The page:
Clearit.ca's Blog on Customs Brokerage and News Updates
Looking for potential customers for your business? Look no further; Canada is a huge market comprising of 37.5 million people. In consumer businesses, getting eyes on your products is one of the best ways of gaining brand awareness, and ultimately, sales.
“Growth is never by mere chance; it is the result of forces working together.”
James Cash Penney
In essence, expanding your business onto Canadian soil will drive profitability. Thankfully, Canada has a robust Non-Resident Importer (NRI) Program that provides clear guidance for those wishing to import goods into the country. Being an NRI will allow the importer — in this case you/your business — to include shipping, customs clearance, duties, taxes, and other fees directly in the selling price for the customer.
Avoid nasty surprises upon delivery for them by keeping the ordering process transparent and stable for the customer (which certainly doesn’t make for good customer experience.)
What is the definition of a Non-Resident Importer (NRI)?
Simply put, a Non-Resident Importer can be either a company or a person that doesn’t live in Canada, but wishes to act as an Importer of Record (IOR) for their shipment of goods into the country.
What are the benefits of becoming a Non-Resident Importer (NRI)?
When you prioritize your Canadian customers’ shopping experience by becoming an NRI, the process becomes more moe simple for both parties. We’ve laid out a few key benefits below:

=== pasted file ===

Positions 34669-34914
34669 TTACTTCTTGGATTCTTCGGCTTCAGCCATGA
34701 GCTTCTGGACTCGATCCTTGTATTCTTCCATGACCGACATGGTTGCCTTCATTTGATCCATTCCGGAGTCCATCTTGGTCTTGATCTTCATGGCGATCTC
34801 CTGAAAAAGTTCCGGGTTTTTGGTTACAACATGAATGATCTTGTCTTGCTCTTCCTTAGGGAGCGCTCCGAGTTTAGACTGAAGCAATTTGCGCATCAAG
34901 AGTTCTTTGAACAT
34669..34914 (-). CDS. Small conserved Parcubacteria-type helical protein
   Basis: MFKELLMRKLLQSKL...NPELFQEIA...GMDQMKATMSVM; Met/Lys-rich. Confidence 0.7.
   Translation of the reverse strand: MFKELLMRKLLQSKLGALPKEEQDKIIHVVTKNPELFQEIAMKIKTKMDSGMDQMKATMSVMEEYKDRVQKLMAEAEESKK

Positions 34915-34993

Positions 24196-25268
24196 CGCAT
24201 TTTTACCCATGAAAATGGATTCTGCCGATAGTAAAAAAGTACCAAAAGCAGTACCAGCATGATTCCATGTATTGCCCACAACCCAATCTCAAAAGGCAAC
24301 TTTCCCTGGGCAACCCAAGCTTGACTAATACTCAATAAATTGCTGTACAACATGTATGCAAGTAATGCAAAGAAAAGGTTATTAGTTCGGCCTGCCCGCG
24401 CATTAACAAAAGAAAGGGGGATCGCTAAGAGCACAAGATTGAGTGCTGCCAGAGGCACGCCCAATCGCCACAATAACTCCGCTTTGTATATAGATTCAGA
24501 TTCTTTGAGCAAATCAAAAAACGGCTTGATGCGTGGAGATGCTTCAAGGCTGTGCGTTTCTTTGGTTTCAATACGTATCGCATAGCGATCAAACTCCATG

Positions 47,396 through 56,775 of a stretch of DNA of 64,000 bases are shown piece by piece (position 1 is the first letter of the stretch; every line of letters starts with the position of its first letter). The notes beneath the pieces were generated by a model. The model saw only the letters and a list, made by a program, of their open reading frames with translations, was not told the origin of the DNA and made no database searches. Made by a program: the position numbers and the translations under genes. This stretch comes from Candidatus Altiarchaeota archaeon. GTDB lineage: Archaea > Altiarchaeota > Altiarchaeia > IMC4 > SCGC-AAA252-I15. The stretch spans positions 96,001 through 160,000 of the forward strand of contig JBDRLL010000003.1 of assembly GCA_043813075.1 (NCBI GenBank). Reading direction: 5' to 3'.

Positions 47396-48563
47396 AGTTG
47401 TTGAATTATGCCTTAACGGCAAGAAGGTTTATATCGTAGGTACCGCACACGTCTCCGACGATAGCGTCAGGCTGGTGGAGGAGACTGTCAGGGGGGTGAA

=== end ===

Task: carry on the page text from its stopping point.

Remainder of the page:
- You can ship items directly to the customer’s Canadian address, customers won’t need to go to a customs representative to obtain their purchase.
- The tracking process becomes a lot more transparent, so customers can estimate when an order will be delivered.
- The customer is not surprised by additional taxes or fees upon the delivery of their order.
- Due to the fact that you pay taxes directly to the Canadian government, customers can see exactly what the prices are for the items they browse and order.
Quick tips for new NRIs:
- Duties and taxes need to be paid when goods valued at $20 or greater are imported. At less than $20, they can be imported without paying the aforementioned fees.
- How is the rate of duty calculated? It’s calculated by the tariff applicable to the goods, along with their values, and their country of origin. Click here to read our recent blog post: How Much Can You Expect to Pay in Customs Duties?
- There are certain specific importation documents that need to be given to customs at the port of entry.
- It is possible that your shipment is taken in for a customs inspection and/or audit, before or after importing. Additional fees can be applied at this time.
- You must keep documentation of your import records on hand for 6 years — you can be audited by customs at any time!
At the end of the day, it’s not necessarily the process of becoming a Non-Resident Importer that’s the challenge, it’s keeping your documentation in order — which can be tricky while juggling things like product development, customer service, business growth, returns, etc. Customs audits can be a big inconvenience for businesses. That’s why it’s ideal that they partner up with customs brokers.
Customs brokers can take on the burden of proper documentation, clearing customs, handling of fees, and much more. They bring their expertise working with other businesses like yours, so the process moves smoothly. You can learn more about choosing the right customs broker for you at this blog post here: 5 Tips for Choosing The Right Customs Broker.
You can reach out to our team of experts here.